Goat plague flares again igniting fear of epidemic
By Farmbiz | Fri 17 Aug, 2012

A highly infectious viral disease that kills sheep and goats within a month of striking has hit West Pokot county claiming over 300 livestock and fueling swift action to prevent an epidemic on the scale experienced in 2006-2008 when 5 million animals were infected with 50 per cent of them dying.

The disease, scientifically known as Peste des petits ruminants (PPR), or plague of small ruminants, is believed to have originated from Ethiopia, moved to Turkana by cross border trade before spreading down to Pokot through animal trade.

Government officials from the Ministry of Livestock has launched a 30 day vaccination exercise to all livestock with the hope of arresting any further spread. In Kerio Valley of Pokot district for example, the government is vaccinating more than 150,000 livestock to contain the spread.

“However the major challenge we are encountering is that our neighbouring districts don't carry out the exercise on time and when animals migrate from one area to another, chances of the disease spreading are high,”said West Pokot District Veterinary Officer Dr William Kibet.

The immediate symptoms of the disease include lassitude, fever, discharges from the eyes and nose, sores in the mouth, laboured breathing and diarrhoea.

The disease, which has traditionally been common in low regions of the country, has been controlled through vaccination before the start of the rains when it becomes more prevalent.

However, the spread of the disease beyond the pastoralist regions in 2006-2008 to Central and Eastern province caught scientists and livestock farmers unawares. The disease which caused a slump in goat prices by as much as 75 per cent, saw government swing into action by building new vaccination facilities.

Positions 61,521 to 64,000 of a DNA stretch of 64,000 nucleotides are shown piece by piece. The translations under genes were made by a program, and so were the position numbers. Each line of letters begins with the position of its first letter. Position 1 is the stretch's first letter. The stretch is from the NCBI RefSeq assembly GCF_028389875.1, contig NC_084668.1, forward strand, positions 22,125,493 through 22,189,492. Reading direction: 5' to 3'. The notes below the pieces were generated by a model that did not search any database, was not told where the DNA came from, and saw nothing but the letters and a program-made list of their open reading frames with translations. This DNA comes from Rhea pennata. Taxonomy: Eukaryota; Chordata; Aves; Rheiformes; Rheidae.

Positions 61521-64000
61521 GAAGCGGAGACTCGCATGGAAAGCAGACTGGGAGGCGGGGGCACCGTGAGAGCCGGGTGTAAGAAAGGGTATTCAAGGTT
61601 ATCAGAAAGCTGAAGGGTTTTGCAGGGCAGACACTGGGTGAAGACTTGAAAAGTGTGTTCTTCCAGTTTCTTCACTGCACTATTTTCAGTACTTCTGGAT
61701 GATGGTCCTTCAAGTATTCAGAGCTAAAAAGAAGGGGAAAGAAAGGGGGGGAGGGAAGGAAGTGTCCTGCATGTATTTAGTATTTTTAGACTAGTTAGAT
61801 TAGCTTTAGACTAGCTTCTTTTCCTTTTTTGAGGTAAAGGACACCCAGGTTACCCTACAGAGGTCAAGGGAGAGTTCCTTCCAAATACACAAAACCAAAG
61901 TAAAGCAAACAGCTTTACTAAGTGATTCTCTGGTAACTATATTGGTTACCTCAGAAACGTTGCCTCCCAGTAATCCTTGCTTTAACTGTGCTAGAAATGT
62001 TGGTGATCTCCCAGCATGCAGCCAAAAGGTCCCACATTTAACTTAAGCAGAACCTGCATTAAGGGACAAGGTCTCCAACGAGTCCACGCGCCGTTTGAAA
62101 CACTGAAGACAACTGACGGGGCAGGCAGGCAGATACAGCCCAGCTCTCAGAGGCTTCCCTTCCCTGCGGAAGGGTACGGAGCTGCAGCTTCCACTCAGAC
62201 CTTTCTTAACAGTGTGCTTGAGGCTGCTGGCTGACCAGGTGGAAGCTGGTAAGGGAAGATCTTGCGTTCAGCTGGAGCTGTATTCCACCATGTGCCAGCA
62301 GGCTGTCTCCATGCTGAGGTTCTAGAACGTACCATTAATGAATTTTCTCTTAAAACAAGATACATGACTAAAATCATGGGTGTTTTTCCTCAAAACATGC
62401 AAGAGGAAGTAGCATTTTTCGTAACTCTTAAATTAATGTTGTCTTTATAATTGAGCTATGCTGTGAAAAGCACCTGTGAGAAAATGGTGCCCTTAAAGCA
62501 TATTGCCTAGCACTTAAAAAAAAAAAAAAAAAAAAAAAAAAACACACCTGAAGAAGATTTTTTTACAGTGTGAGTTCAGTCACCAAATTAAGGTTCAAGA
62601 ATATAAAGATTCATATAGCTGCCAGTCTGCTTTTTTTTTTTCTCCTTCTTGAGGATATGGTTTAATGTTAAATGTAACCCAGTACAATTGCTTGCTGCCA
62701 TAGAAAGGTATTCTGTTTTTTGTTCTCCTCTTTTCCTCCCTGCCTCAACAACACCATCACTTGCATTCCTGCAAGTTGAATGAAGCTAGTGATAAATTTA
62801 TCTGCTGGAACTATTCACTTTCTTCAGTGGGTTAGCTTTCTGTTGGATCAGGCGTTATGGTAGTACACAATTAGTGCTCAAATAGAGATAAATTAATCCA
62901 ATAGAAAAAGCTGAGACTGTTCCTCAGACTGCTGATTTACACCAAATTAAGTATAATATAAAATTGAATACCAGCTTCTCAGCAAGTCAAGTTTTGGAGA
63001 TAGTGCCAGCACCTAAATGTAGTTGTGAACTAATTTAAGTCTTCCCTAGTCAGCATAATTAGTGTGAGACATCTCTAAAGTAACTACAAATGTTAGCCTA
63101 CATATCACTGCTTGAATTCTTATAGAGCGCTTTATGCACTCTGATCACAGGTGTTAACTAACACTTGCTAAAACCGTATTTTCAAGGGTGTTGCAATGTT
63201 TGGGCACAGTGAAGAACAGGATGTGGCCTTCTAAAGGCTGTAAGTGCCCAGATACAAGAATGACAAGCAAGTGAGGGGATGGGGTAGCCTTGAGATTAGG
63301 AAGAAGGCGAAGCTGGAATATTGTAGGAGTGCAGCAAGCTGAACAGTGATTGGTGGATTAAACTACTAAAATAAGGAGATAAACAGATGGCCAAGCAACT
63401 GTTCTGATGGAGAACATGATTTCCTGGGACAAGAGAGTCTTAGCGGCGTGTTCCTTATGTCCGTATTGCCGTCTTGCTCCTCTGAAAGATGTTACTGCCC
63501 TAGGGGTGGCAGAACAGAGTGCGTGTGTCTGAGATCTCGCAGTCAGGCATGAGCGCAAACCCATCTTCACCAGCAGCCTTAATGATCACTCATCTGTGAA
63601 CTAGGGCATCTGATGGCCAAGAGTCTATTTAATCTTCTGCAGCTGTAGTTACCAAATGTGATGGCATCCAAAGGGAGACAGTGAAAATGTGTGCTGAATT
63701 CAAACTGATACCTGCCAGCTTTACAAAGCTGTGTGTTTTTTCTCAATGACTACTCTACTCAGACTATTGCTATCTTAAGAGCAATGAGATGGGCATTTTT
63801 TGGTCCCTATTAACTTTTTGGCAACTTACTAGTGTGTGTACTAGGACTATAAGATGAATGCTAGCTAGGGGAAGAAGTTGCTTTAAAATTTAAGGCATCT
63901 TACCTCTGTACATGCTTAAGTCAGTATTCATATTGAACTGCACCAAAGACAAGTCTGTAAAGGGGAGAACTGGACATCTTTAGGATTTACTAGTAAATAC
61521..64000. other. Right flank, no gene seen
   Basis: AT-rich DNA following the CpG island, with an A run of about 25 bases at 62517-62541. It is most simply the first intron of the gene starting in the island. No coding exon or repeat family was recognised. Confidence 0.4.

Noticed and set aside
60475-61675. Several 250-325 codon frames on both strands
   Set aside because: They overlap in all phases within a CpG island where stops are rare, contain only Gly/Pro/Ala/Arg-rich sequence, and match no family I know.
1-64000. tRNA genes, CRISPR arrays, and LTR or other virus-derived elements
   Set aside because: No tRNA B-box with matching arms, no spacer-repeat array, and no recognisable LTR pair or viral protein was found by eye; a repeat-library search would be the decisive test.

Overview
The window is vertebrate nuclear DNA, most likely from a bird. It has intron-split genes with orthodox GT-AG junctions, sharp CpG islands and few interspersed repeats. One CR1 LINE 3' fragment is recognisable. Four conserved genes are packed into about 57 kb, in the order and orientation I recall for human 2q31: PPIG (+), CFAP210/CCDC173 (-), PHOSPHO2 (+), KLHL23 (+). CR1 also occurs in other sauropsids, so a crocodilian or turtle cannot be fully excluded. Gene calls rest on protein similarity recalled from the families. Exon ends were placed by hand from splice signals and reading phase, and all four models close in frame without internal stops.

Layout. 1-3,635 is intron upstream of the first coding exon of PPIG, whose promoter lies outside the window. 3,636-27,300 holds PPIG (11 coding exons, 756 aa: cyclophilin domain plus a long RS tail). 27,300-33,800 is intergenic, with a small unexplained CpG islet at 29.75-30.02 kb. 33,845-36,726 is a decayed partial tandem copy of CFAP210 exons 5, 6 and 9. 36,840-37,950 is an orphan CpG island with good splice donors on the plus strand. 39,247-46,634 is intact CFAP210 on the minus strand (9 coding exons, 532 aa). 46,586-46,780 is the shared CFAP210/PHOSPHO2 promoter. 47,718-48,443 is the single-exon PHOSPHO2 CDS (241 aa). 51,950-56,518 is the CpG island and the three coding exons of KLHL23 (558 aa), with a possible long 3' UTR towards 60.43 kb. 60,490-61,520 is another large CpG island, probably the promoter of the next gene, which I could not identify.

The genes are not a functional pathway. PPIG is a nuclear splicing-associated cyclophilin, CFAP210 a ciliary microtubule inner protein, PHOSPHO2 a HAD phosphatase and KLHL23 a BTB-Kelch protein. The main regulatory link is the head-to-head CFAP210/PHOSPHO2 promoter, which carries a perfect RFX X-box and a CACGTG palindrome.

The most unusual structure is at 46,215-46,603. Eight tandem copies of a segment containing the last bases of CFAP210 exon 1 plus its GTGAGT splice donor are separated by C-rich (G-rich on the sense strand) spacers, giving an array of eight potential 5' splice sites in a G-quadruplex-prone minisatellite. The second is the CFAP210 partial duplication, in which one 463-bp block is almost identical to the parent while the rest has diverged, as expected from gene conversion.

The disease was ultimately contained in these areas after livestock farmers heeded to the vaccination advice insulating their livestock from the disease for at least three years. But the constant movement of livestock in North Eastern province has largely hampered vaccination and prevention efforts.

“Think of this animal business like the daily exchange of money. Buying and selling of goats and sheep from Ethiopia happen so fast here, and with the limited number of veterinary officers an infected livestock has sneaked in before you know it. And not forgetting it will be interacting with the others the spread becomes hard to contain,” says Dr. Kibet.

The spread of the disease, which until recently was considered to be a parochial disease of West Africa, has also received international attention, with the FAO recently announcing that its member countries, Kenya included, had passed a resolution shifting the attention of the organisation from rinderpest, an equally notorious and fatal disease among cattle, to the goat disease, after declaring rinderpest eradicated globally.

As part of the call by FAO to member states to address the plague in their respective countries, the Kenyan government is working on building a KARI vaccine production centre, which will increase the capacity of producing the PPR vaccine with the hope of improving the flock immunity from currently less than 30 per cent to 70 per cent, and reduce annual losses related to the plague by at least 60 per cent by 2013.

Written by Bob Koigi for African Laughter

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